James Hammond



Room Details


MSc Environmental Susatainability
BA (Hons) Anthropology

PhD Title

Fit-for-purpose site characterisation tools: improving  social research methods in agricultural development


Fergus Sinclair, Tim Pagella, Mark van Wijk, Rhett Harrison

Research overview

There are many examples in sustainable development of innovations which seem promising to scientists but are surprisingly not taken up by the intended users.

'Site characterisation' is commonly carried out to try and understand the local context in a specific site, so that innovations can be tuned to the needs and wants of the intended audience, and therefore achieve a higher rate of adoption.

'Household surveys' are the most commonly used tool in site characterisation and yield data which is amenable to statistical analysis. Many surveys however are unwieldy in terms of the time and effort required to gather, record, and then analyse that data. Part of my PhD will be oriented around constructing a focused, easy to use and time efficient survey tool for site characterisation.

'Participatory methods' is cover-all name for any research methods that engage directly with people and attempt to use their expertise and knowledge to gather information. In addition to gathering information, this approach has the benefit of building relationships between everybody involved - relationships which can be very usfeul when releasing an innovation into a new site.  Another part of my PhD will focus on integrating participatory methods with my rapid survey tool.

Most of my work will be carried out in Gautemala, in the border area with El Salvador and Honduras which is called Trifinio. The rural people there are generally very poor, and suffer from food insecurity and malnutrition for 4 months or more per year. The situation has got worse for those people during the past two years as very little rain has fallen, which is probably due to human induced climate change.


  • Thornley, P., Gilbert, P., Shackley, S., & Hammond, J. (2015). Maximizing the greenhouse gas reductions from biomass: The role of life cycle assessment. Biomass and Bioenergy, 81, 35–43.
  • Hiaying Yu, Jim Hammond, Shenghai Ling, Shuangxi Zhou, Peter Mortimer, Jianchu Xu (2014) Greater diurnal temperature difference, an overlooked but important climatic driver of rubber yield, Industrial Crops and Products, 62, 14-21.
  • Abbie Clare, Simon Shackley, Stephen Joseph, James Hammond, Genxing Pan, Anthony Bloom (2014) Competing uses for China's straw: the economic and carbon abatement potential of biochar, Global Change Biology Bioenergy, 1757-1707.
  • Simon Shackley, Rodrigo Ibarrola, Jim Hammond, Darren Hopkins (2013) Biochar Quality Mandate, available from www.britishbiocharfoundation.org/?p=1488
  • Jim Hammond, Simon Shackley, Miranda Prendergast-Miller, Jason Cook, Sarah Buckingham, Valentini Pappa (2013) Biochar Field Testing in the UK: Outcomes and Implications for Use, Carbon Management 4, (2).
  • Simon Shackley, Saran Sohi, Rodrigo Ibarrola, Jim Hammond, Ondrej Masek, Peter Brownsort, Andrew Cross, Miranda Prendergast-Miller, Stuart Haszeldine (2012) Biochar, Tool for Climate Change Mitigation and Soil Management in Encyclopedia of Sustainability Science and Technology, Meyers, Robert A. (Ed.), Springer.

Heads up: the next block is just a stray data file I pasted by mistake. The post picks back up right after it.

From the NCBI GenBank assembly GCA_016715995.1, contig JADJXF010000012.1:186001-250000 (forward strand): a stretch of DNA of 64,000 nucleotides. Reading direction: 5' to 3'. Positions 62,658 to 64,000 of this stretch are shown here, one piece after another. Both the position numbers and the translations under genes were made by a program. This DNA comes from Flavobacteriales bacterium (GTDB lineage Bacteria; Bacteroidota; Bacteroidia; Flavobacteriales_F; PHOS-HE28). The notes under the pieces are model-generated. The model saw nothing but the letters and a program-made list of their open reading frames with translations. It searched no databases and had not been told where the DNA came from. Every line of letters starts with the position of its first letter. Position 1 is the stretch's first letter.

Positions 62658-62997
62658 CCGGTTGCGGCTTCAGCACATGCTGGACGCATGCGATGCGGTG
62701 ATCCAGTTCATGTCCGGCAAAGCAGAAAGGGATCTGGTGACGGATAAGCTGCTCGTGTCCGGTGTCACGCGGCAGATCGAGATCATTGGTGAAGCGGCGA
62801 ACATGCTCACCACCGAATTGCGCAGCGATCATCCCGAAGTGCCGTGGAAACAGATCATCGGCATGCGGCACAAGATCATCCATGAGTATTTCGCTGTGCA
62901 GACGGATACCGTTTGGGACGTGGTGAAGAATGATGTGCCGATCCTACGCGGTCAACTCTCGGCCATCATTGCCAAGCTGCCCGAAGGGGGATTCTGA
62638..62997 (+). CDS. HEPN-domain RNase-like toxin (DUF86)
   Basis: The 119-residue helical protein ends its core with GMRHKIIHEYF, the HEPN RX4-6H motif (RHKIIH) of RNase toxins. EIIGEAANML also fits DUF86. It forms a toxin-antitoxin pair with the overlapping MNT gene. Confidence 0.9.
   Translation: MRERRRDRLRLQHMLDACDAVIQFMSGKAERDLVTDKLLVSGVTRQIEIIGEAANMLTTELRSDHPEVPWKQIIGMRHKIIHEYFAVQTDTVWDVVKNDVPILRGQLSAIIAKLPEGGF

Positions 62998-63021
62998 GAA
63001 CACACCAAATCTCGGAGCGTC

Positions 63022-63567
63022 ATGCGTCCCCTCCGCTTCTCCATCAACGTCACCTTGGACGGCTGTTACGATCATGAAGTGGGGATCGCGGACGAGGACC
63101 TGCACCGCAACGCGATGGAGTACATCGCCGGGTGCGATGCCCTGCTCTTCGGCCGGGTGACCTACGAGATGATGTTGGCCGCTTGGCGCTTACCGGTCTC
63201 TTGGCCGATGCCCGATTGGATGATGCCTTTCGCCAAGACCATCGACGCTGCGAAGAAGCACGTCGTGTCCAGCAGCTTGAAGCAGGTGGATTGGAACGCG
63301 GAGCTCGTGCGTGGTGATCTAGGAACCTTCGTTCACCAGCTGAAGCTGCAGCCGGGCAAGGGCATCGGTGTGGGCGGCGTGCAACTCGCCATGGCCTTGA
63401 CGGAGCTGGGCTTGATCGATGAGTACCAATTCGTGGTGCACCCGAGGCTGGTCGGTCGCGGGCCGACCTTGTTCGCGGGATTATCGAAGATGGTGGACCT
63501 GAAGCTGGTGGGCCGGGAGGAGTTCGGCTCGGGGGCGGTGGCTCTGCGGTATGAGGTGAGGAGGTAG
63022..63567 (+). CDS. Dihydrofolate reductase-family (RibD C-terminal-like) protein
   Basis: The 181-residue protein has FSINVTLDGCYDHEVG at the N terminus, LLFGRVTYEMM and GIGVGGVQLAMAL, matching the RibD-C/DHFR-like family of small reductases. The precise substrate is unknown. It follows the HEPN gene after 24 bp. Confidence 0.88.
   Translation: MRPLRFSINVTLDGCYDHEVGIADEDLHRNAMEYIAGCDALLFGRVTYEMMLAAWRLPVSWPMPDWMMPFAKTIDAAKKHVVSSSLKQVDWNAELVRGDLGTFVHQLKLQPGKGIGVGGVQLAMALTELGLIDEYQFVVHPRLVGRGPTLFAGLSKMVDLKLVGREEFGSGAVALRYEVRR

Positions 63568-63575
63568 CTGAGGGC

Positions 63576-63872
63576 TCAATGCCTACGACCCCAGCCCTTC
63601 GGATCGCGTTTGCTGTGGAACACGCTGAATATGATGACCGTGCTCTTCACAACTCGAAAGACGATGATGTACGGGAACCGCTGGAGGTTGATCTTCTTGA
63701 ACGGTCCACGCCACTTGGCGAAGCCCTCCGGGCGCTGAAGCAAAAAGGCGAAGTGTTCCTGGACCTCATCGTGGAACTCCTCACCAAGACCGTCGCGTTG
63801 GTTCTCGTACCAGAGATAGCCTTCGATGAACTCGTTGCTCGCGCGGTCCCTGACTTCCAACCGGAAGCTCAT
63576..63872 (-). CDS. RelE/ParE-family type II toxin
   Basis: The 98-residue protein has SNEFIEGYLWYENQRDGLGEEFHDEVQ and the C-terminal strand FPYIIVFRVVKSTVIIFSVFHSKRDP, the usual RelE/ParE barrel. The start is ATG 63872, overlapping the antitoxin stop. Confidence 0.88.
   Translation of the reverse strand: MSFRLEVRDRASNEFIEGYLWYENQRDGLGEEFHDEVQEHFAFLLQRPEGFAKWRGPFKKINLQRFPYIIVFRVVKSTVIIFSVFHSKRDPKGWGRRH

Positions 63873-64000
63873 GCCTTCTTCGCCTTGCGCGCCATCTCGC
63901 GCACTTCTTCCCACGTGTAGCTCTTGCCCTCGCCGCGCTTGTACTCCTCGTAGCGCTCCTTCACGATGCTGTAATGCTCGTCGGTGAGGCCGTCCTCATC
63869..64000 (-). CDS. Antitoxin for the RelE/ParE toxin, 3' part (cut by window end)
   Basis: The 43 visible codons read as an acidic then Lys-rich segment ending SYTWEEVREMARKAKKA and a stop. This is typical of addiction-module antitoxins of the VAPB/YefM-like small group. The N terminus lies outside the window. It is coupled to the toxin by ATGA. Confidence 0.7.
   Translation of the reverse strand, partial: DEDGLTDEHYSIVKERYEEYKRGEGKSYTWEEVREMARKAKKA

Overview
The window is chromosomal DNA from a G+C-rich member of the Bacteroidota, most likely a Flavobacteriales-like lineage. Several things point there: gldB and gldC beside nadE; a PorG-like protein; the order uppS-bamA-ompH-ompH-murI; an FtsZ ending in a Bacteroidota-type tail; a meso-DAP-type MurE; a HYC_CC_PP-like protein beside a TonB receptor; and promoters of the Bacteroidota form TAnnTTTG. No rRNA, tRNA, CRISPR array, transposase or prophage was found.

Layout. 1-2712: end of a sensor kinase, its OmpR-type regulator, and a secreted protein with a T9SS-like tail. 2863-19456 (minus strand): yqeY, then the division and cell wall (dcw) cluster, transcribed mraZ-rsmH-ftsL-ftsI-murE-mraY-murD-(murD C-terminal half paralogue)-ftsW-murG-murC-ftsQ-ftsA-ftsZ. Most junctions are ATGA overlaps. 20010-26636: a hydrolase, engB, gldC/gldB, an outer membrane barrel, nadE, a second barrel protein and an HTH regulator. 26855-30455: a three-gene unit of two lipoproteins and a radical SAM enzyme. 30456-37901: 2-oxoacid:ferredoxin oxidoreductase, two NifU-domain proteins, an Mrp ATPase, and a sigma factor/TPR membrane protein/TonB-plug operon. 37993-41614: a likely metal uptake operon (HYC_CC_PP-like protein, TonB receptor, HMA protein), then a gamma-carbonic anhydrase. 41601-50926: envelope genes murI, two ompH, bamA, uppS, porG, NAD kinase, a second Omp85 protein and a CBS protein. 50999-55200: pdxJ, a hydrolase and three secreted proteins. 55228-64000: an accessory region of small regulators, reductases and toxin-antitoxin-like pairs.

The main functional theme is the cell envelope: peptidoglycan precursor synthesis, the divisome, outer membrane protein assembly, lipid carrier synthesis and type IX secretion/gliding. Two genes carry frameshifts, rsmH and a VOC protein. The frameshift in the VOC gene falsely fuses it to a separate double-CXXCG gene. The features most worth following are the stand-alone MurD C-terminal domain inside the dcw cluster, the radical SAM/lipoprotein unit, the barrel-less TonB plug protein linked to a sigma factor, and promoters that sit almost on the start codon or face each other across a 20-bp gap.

• Sohel Ahmed, Jim Hammond, Rodrigo barrola, Simon Shackley (2012) The potential role of biochar in combating climate change in Scotland:  An analysis of feedstocks, life cycle assessment and spatial dimensions, Journal of Environmental Planning and Management 55, (4), 487-505.
  • Rodrigo Ibarrola; Simon Shackley; Jim Hammond (2012), Pyrolysis Biochar Systems for recovering biodegradable materials: a Life Cycle Carbon Assessment, Waste Management 32, 859-868.
  • Simon Shackley, Jim Hammond, John Gaunt and Rodrigo Ibarrola (2011), The feasibility and costs of biochar deployment in the UK, Carbon Management, 2(3): 335-356
  • Jim Hammond, Simon Shackley, Saran Sohi and Peter Brownsort (2011), Prospective life cycle carbon abatement for pyrolysis biochar systems in the UK, Energy Policy, 39(5): 2646-2655.
    Jim Hammond, Ibarrola R, Shackley S, Sohi S, Brownsort P, Thornley P, 2010. Chapter 8 Life Cycle Assessment in An Assessment of the Benefits and Issues Associated with the Application of Biochar to Soil, a report to DEFRA, S Shackley and S Sohi (eds.), pp75-94.
  • Hammond J, Shackley S, 2010. Towards a Public Communication and Engagement Strategy for Carbon Dioxide Capture and Storage Projects in Scotland: A Review of Research Findings, CCS Project Experiences, Tools, Resources and Best Practices. Work package 4 of the Scottish Carbon Capture, Transport and Storage Development Study. 159pp.
  • Hammond J, 2009. The Best Use of Biomass? - Greenhouse Gas Life Cycle Analysis of Predicted Pyrolysis Biochar Systems. MSc Dissertation, University of Edinburgh. 138pp.


Research Fellow at World Agroforestry Centre (ICRAF).


I hope that my research will be useful to solving real world problems. It would be fair to say I am more into the 'applied' side of research.
Before beginning my studies with Bangor University I was working in South West China for the World Agroforestry Centre, on farm characterisation and building networks to connect scientists, policy makers and farmers. Before that I was at Edinburgh University investigating carbon negative uses of biomass.

When not working I like to be outside, climbing mountains or sleeping in forests. I also like making and eating food, and dream one day to own some livestock.

You can view my research at either of the following two links: